Envy (2000)

"Excellent"

Envy (2000) Review


The basic thriller usually stays in its tight little confines - it vies with others in the genre for the most shocks and twists, leaving its characters as cardboard playthings. Sometimes though, as in the case of Envy (screened at the 2000 Boston Film Festival), the thrills are really a catalyst for something bigger. Director Julie Money's Australian feature veers slightly around the same old stuff and creates an interesting and new mix of character study, role reversal, and sexual politics.

The story is basic, but its presentation is tantalizingly off-kilter. Envy opens with a fragment from a scene that doesn't appear fully until the film's climax, a device reminiscent of Steven Soderbergh's The Limey. It whets the appetite, draws a little confusion, and sets up the possibility for unconventional storytelling. It's simple: A girl sits in a mall food court, looks at the camera, and then leaves.

The bulk of the setup is simple too - Kate (Linda Cropper), a married professional with a young son, spies a gorgeous young girl at the local pool, wearing what she believes is her stolen black dress. When the girl jumps in for a swim, Kate swipes it and bolts. When the beautiful Rachel (Anna Lise Phillips) and her two scuzzball friends come calling for the dress back, the results are brutal. The actions turn Kate's family upside-down, and stir in her a passionate revenge, combining a modern woman's power with a dangerous taste for retribution.

It's that change in Kate (or is it a change?) that gives Envy its step above normalcy, its extra set of layers that make it worth watching. Cropper, who reminds me of Janet McTeer, plays Kate as tough and calculated. We can sympathize when she explains to her oaf of a husband why rape doesn't have to include actual penetration, but we wonder how long she'll foolishly stalk her enemies. Cropper's got the load of carrying Envy, and she performs well, save for some overly earnest delivery here and there.

But is all this just about a missing dress? It's obviously much bigger, and in a framework that Kurosawa or Leigh would appreciate, it has to do with class structure. Kate's family lives in a broad, beautifully appointed home, complete with a stylish fountain/pool; Rachel's "family" lives in a shack in another part of town. Kate owns, and wears, at least two other black dresses, and even wears a negligee that looks exactly like that little dress; Rachel and friends seem to wear the same clothes each time we see them. While some of the comparisons do come across as simplistic (why is Rachel's group so inherently evil anyway?), they make for an exciting use of set design and wardrobe, providing an excellent set of rules to toy with.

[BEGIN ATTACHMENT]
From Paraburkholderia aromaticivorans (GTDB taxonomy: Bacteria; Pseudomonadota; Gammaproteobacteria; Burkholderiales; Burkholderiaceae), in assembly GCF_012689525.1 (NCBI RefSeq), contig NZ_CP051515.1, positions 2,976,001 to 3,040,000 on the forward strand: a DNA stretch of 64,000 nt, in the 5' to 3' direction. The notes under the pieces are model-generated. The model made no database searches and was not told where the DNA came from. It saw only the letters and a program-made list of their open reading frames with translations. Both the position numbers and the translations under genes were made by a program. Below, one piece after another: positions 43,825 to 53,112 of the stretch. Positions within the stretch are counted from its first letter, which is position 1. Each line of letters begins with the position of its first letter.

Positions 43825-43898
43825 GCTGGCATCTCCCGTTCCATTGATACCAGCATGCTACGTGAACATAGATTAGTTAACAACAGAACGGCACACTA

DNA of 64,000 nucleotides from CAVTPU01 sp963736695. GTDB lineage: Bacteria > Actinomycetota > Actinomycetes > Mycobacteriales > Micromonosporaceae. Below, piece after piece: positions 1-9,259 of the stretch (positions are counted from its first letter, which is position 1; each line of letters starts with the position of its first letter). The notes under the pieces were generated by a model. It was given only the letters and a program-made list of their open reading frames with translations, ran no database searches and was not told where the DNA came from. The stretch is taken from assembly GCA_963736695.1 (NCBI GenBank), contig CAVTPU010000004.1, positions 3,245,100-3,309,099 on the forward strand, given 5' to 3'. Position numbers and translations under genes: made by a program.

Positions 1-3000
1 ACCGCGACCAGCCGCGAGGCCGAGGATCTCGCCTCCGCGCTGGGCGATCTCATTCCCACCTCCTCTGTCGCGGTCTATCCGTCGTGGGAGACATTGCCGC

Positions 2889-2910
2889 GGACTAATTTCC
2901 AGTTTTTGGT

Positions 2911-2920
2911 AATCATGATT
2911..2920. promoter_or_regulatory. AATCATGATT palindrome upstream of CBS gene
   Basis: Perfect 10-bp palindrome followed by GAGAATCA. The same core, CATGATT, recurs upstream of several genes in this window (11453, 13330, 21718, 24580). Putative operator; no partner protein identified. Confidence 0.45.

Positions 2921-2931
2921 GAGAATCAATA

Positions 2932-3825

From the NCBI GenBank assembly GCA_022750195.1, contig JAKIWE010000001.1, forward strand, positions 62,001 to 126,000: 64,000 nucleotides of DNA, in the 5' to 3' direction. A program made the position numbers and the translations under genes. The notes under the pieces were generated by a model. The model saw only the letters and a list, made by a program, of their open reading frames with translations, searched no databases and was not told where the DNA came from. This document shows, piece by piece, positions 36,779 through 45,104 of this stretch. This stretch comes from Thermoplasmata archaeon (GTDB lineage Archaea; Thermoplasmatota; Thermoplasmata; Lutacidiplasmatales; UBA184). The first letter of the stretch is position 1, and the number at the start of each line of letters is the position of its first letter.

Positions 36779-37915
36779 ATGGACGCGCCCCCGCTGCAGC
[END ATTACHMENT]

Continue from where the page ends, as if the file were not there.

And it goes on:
Although Envy could easily have worked as a play, Money makes her study solely cinematic. She uses basic visual tricks of compressing time and space to heighten scares, alter points-of-view, and just keep things moving in general. And while some of the thrills are of the cheap Hollywood variety, Envy, as a whole, is not.

Tough titty.



Facts and Figures

Reviews

Contactmusic.com: 4 / 5

Cast & Crew

Director: Julie Money

Producer:

Contactmusic


Links



Advertisement

New Movies

The Party Movie Review

The Party Movie Review

Comedies don't get much darker than this pitch-black British movie, written and directed by Sally...

The Meyerowitz Stories (New and Selected) Movie Review

The Meyerowitz Stories (New and Selected) Movie Review

Noah Baumbach (Frances Ha) is on his way to becoming the new Woody Allen, which...

6 Below Movie Review

6 Below Movie Review

Based on an astonishing true survival story, this film is subtitled "Miracle on the Mountain",...

Mother Movie Review

Mother Movie Review

Darren Aronofsky doesn't make fluffy movies, and has only had one genuine misfire (2014's Noah)....

Blade Runner 2049 Movie Review

Blade Runner 2049 Movie Review

It's been 35 years since Ridley Scott's 1982 sci-fi classic, which was set in 2019....

On the Road Movie Review

On the Road Movie Review

Wolf Alice fans are likely to be rather disappointed by this hybrid documentary-drama about the...

Borg/McEnroe Movie Review

Borg/McEnroe Movie Review

Skilfully made by Swedish filmmaker Janus Metz (the award-winning Armadillo), this film is essentially a...

Advertisement
The Glass Castle Movie Review

The Glass Castle Movie Review

There are quite a few terrific moments in this true story, based on the memoir...

Home Again Movie Review

Home Again Movie Review

Reese Witherspoon is so likeable that she can carry even the most hackneyed of romantic...

Brimstone Movie Review

Brimstone Movie Review

An unnerving Western with a sharp female perspective, this film is a series of gruesome...

Kingsman: The Golden Circle Movie Review

Kingsman: The Golden Circle Movie Review

Two years ago, Kingsman: The Secret Service seemed to come out of nowhere, ruffling feathers...

Goodbye Christopher Robin Movie Review

Goodbye Christopher Robin Movie Review

This biopic about Winnie the Pooh author A.A. Milne may look like the usual lushly...

Wind River Movie Review

Wind River Movie Review

After writing the superb Sicario and Hell or High Water, Taylor Sheridan moves back into...

The Vault Movie Review

The Vault Movie Review

Filmmakers Dan Bush and Conal Byrne attempt a mash-up of a frantic heist movie with...

Advertisement
Artists
Actors
    Filmmakers
      Artists
      Bands
        Musicians
          Artists
          Celebrities
             
              Artists
              Interviews
                musicians & bands in the news
                  actors & filmmakers in the news
                    celebrities in the news

                      Go Back in Time using our News archive to see what happened on a particular day in the past.